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{14} • Numerical

{14} • Numerical Methods For another example, when we approximated 2 above, it took 4 iterations to find 2 to 1 decimal place. It takes a further 7 iterations to find 2 to 2 decimal places! Exercise 9 Continue the example above approximating to 2, up to [a 11 ,b 11 ]. Verify that it takes 11 iterations to approximate 2 to two decimal places. Although the bisection method doubles its accuracy at each stage, its accuracy in terms of decimal places is much more haphazard! We’ll see later, in the Links Forward section, that there is a nice way to predict, based on the desired accuracy of our solution, just how many iterations of the bisection algorithm we need to calculate. On the other hand, we’ll also see that, if we want a desired number of decimal places of accuracy, then it’s harder to predict how many iterations of the bisection algorithm we will need. Convergence of the bisection method The best thing about the bisection method is that it is guaranteed to work. Provided you’re using the method appropriately, you have a failsafe guarantee that the method works. That guarantee is the best possible type of guarantee: a mathematical theorem. That is, if you’re trying to solve f (x) = 0 in [a,b], for a continuous function f , where f (a) and f (b) have opposite signs, then the bisection method is guaranteed to give you an arbitrarily good approximation to a solution. “Arbitrarily good" means “as good as you want". You can say how good you want your approximation to be, and then, by applying the bisection method enough times, you can get the approximation you want. More formally, suppose you say that you want your approximation to be accurate to within a number ɛ (the Greek letter epsilon). That is, you want to arrive at an interval [a n ,b n ] where b n − a n < ɛ. Then, by applying the bisection method enough times, you can obtain such an interval [a n ,b n ] with b n − a n < ɛ. We can summarise the above formally as a theorem. Theorem Let f : [a,b] → R be a continuous function and suppose f (a), f (b) are both nonzero and have opposite signs. Let ɛ be a positive number. Then the bisection method, after a finite number N of iterations, will produce an interval [a N ,b N ] such that b N − a N < ɛ. That is, after some finite number N of iterations, we have a solution to f (x) = 0 to within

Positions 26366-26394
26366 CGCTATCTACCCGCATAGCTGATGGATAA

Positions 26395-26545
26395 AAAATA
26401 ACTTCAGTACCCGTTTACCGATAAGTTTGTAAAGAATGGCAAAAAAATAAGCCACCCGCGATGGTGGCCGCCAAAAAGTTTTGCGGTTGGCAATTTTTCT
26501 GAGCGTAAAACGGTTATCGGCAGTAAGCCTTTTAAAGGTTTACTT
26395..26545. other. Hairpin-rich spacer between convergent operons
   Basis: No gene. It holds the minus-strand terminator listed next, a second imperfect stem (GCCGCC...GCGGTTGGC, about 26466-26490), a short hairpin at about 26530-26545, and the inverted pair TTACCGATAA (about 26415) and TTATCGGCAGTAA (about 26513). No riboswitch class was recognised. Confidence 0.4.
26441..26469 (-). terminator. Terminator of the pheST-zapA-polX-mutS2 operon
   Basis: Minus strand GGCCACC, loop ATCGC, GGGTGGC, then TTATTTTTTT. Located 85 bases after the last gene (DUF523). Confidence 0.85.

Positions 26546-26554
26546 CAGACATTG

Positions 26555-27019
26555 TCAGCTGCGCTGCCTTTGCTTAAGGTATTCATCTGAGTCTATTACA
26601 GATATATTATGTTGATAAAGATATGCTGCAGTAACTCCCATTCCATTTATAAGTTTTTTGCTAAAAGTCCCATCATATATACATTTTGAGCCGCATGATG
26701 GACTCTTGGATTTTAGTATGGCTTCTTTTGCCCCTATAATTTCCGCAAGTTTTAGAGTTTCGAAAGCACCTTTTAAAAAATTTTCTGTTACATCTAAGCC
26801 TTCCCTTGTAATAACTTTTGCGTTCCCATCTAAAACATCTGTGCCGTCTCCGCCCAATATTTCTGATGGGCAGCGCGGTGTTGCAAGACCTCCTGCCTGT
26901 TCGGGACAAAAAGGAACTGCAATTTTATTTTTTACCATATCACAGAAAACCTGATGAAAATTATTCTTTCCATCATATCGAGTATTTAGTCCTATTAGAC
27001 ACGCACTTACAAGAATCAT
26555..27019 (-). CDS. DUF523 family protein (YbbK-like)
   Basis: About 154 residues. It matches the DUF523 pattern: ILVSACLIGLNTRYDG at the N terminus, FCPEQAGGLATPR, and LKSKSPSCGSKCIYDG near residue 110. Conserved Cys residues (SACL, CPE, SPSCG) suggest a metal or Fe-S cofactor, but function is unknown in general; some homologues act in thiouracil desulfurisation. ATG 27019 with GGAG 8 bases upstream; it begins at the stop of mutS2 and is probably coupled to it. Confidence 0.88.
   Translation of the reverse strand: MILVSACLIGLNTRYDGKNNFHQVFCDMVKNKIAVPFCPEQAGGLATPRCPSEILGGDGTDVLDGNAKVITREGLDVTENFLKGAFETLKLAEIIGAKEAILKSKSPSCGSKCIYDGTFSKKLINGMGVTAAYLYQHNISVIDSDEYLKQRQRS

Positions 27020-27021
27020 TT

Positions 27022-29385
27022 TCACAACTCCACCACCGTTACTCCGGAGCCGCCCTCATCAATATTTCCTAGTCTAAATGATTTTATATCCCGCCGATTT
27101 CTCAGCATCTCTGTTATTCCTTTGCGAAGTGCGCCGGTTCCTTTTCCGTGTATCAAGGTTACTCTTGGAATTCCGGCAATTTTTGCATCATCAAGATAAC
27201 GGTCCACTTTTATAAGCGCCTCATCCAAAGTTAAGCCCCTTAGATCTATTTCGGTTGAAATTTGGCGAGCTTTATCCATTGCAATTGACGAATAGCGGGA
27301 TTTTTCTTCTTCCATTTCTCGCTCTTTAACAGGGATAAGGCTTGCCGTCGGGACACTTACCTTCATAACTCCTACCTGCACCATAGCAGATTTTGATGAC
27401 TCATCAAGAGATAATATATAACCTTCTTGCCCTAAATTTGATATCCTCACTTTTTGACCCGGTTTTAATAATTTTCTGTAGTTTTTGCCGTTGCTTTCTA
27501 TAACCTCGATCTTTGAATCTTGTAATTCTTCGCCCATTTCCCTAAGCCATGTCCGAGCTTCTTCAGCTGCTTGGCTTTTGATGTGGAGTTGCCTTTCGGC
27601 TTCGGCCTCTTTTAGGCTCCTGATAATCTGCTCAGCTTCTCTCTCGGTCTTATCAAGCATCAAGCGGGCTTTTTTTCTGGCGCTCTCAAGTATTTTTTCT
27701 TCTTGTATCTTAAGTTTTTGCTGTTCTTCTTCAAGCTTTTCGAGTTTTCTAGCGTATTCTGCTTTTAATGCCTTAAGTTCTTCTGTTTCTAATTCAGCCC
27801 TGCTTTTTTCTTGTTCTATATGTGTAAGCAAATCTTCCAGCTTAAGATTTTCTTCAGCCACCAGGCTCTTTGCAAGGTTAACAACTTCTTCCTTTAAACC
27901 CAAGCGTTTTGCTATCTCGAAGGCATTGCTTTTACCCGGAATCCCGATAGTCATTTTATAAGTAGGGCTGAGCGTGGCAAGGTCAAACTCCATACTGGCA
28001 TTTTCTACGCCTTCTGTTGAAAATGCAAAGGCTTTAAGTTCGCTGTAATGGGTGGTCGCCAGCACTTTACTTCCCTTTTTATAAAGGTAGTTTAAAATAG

A guide for teachers – Years 11 and 12 • {15} an accuracy of ɛ. Why is theorem true? The idea is simply that the lengths of the intervals [a n ,b n ] halve at each stage. When you take a number and continually halve it, the number gets very small: as small as you like, smaller than any ɛ you prefer! We’ll see more details in the Links Forward section. There we will also see that there is a formula for N , the number of iterations of the bisection method required to obtain the desired accuracy. The best thing about the bisection method may be that it is guaranteed to work, but the worst thing about the bisection method is that it is slow. We’ll now see a method that is often much quicker in finding a solution — but not guaranteed to work every time. Newton’s method Truth is much too complicated to allow anything but approximations. – John Von Neumann Finding a solution with geometry Newton’s method for solving equations is another numerical method for solving an equation f (x) = 0. It is based on the geometry of a curve, using the tangent lines to a curve. As such, it requires calculus, in particular differentiation. Roughly, the idea of Newton’s method is as follows. We seek a solution to f (x) = 0. That is, we want to find the red dotted point in the picture below. We start with an initial guess x 1 . We calculate f (x 1 ). If f (x 1 ) = 0, we are very lucky, and have a solution. But most likely f (x 1 ) is not zero. Let f (x 1 ) = y 1 , as shown.